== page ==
Cf. Phaedr. 269 A: τί δέ; τὸν μελίγηρυν Ἄδραστον οἰόμεθα ἢ καὶ Περικλέα, εἰ ἀκούσειαν ὧν νῦν δὴ ἡμεῖς διῆμεν τῶν παγκάλων τεχνημάτων, βραχυλογιῶν τε καὶ εἰκονολογιῶν καὶ ὅσα ἄλλα διελθόντες ὑπʼ αὐγὰς ἔφαμεν εἶναι σκεπτέα, πότερον χαλεπῶς ἂν αὐτοὺς ὥσπερ ἐγώ τε καὶ σὺ ὑπʼ ἀγροικίας ῥῆμά τι εἰπεῖν ἀπαίδευτον εἰς τοὺς ταῦτα γεγραφότας τε καὶ διδάσκοντας ὡς ῥητορικὴν τέχνην... Vetat Dionysus deus in certamine poetarum apud Aristophanem εἰκόνας λέγειν Ran. 906. De γνωμολογίᾳ v. H. Fromm, Quomodo oratores Attici sententiis usi sint (Diss. Straßb. 1912) 2 sq.
11. Hermias in Plat. Phaedr. p. 239, 6 (p. 191 Ast): ἐκεῖνος (sc. Polus) γάρ, φησίν (sc. Platο), ἐξηῦρε τὰ πάρισα· διὸ καὶ μουσεῖα λόγων ἐκάλεσεν, ἐπειδὴ ἐδόκει τῇ καλλιλεξίᾳ πάνυ κοσμεῖν τὸν λόγον· διπλασιολογίαν δὲ τὸ τὰ αὐτὰ δὶς λέγειν, οἷον φεῦ φεῦ.
Interpretationem διπλασιολογίας veram non esse, quia ad actionem potius quam ad stilum pertineret, Spengel statuit. Heindorf quidem artem voces compositas fingendi putaverat intellegi, quae coniectura haud improbabilis videri potest, postquam dithyrambi recentioris artificia ex Timothei Persis cognovimus (v. Proclum apud Photium Bibl. 320 b 18), nec vero obstat, quod Aristoteles in prorsa oratione διπλᾶ ὀνόματα καὶ πεποιημένα plerumque vitanda esse censuit, quia Poli oratio poetico colore sine dubio imbuta fuit. Ipse Spengel Poli διπλασιολογίαν nihil nisi ἰσόκωλα et πάρισα, cum eadem bis dicantur, ἀναδίπλωσιν fuisse iudicavit, velut φιλόδωρος εὐμενείας, ἄδωρος δυσμενείας. Usener vero Anaximenis τὴν εἰς δύο λέξιν (c. 24) Poli invento adnexuerat (Quaest. Anaxim. p. 38). – μουσεῖα λόγων denique interpretanda secundum Aristophanem, qui χελιδόνων μουσεῖα finxit de operibus malorum poetarum: non igitur possunt esse ὀνόματα μουσικῶς συγκείμενα (Norden, Antike Kunstprosa I2 p. 74, 1) nec vero “Tummelplätze der Rede”. Immo μουσεῖα ipsae sunt orationes. Certe autem Polus τὰ πάρισα non invenit, sed Gorgias et Polus tamquam talium argutiarum amatores praecipui etiam a Syriano iuxta ponuntur in Hermog. I p. 64, 20 R.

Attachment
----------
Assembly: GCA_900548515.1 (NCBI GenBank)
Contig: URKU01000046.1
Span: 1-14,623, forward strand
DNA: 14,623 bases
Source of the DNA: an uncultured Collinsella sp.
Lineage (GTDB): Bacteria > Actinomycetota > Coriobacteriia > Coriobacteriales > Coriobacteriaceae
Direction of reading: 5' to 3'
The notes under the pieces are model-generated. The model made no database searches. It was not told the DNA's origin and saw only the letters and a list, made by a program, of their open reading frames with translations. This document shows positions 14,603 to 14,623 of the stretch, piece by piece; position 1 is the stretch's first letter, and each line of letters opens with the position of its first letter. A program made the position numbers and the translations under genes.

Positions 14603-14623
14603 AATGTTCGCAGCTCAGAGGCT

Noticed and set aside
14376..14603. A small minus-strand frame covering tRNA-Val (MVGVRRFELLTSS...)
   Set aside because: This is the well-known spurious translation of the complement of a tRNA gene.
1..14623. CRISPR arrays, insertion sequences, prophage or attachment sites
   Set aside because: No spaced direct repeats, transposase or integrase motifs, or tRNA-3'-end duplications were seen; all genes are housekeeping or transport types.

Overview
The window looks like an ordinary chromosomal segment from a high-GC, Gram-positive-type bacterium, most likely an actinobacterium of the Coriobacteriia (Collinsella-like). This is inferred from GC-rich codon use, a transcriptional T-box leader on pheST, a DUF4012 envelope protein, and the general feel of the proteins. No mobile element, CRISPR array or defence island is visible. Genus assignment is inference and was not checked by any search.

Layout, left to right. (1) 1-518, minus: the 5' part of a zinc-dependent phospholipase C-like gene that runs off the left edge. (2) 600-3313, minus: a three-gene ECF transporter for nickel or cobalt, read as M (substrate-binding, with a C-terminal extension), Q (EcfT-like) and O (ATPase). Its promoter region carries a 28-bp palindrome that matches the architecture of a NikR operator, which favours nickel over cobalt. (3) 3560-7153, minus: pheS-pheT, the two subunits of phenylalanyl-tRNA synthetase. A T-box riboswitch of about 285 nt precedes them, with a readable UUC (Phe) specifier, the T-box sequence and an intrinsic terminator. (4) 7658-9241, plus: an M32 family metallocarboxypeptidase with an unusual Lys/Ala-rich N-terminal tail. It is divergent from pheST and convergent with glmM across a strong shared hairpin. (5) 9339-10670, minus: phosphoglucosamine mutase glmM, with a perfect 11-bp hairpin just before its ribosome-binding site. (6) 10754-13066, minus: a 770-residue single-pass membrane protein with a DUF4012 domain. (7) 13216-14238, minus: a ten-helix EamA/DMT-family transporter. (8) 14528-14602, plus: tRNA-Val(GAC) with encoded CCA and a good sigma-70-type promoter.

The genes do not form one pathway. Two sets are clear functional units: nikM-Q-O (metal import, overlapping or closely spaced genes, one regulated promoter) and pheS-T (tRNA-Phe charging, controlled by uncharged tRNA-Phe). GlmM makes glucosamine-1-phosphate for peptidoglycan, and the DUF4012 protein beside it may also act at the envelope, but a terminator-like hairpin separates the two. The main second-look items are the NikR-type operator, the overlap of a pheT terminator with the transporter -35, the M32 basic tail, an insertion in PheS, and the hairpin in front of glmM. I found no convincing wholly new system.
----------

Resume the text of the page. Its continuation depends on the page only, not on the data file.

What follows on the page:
1. Suda s.v. Polus: P(olus) of Agrigentum, a rhetorician, or rather one of the ancient sophists, teacher of Licymnius. He wrote a genealogy of those who fought in the Trojan War, Greeks and non-Greeks, and how each ended up. But some have ascribed it to Damastus. He wrote a Catalogue of Ships and On Style.
1A. Plato, Theages 127E-128A And moreover, if Theages here does despise the instruction of our statesmen, and is looking for some other persons who profess to be able to educate young people, we have here Prodicus of Ceos, Gorgias of Leontini, Polus of Agrigentum, [128a] and many more, who are so wise that they go to our cities and persuade the noblest and wealthiest of our young men—who have the choice of learning from any citizen they choose, free of charge; they persuade them to abandon that instruction and learn from them, with a deposit, besides, of a large sum of money as their fee, and to feel thankful in addition.
1B. Plato, Gorgias 527a-b But as it is, you observe that you three, who are the wisest of the Greeks in our day—you (Callicles) and Polus and Gorgias—[527b] are unable to prove that we ought to live any other life than this, which is evidently advantageous also in the other world.
1C. Lucianus, Herodotus 3.4 They later understood. This was the short-cut to knowledge. Hippias, a native of the place, was the sophist, and he and Prodicus from Ceos and Anaximenes from Chios and Polus from Agrigentum and many others always spoke in person before the festival and so soon became well known. But why need I mention those old sophists, historians, and storytellers?
1D. Aristotle, Rhetoric 2.23.29 1400b Herodicus said of Thrasymachus, “You are ever bold in fight,” and of Polus, “You are ever Polus (colt) by name and colt by nature,” and of Draco the legislator that his laws were not those of a man, but of a dragon, so severe were they.
1E. Anonymous Commentary on Aristotle's Rhetoric: Polus was a student and slave of Gorgias.
1F. Scholion on Iamblichus' Life of Pythagorus: transmitting the beginnings of dialectic. So dialectic began from Pythagoras, as did rhetoric. Tisias and Gorgias and Polus were students of Empedocles.
2. Scholion of the Clark manuscript on Plato, Gorgias 465D: Polus belonged to the school of Anaxagoras, just as Gorgias belonged to that of Empedocles.
3. Plato, Gorgias 462B: Polus: But what do you think rhetoric is? – (Socrates:) The matter you claim to have made into an art in the treatise that I was reading recently.
Polus – What thing do you mean?
Socrates – I mean a sort of experience.
(Rad.) Here the scholion has “from this it is clear that the speech of Polus was not originally improvised (see Pl. Gorg. 448C), but was a treatise.” This is pure conjecture. See what follows.
4. Syrianus, Against Hermogenes: Polus the sophist, a pupil of Gorgias in the art (of rhetoric), says: “There are many arts among humans that have been experientially discovered from experiences.”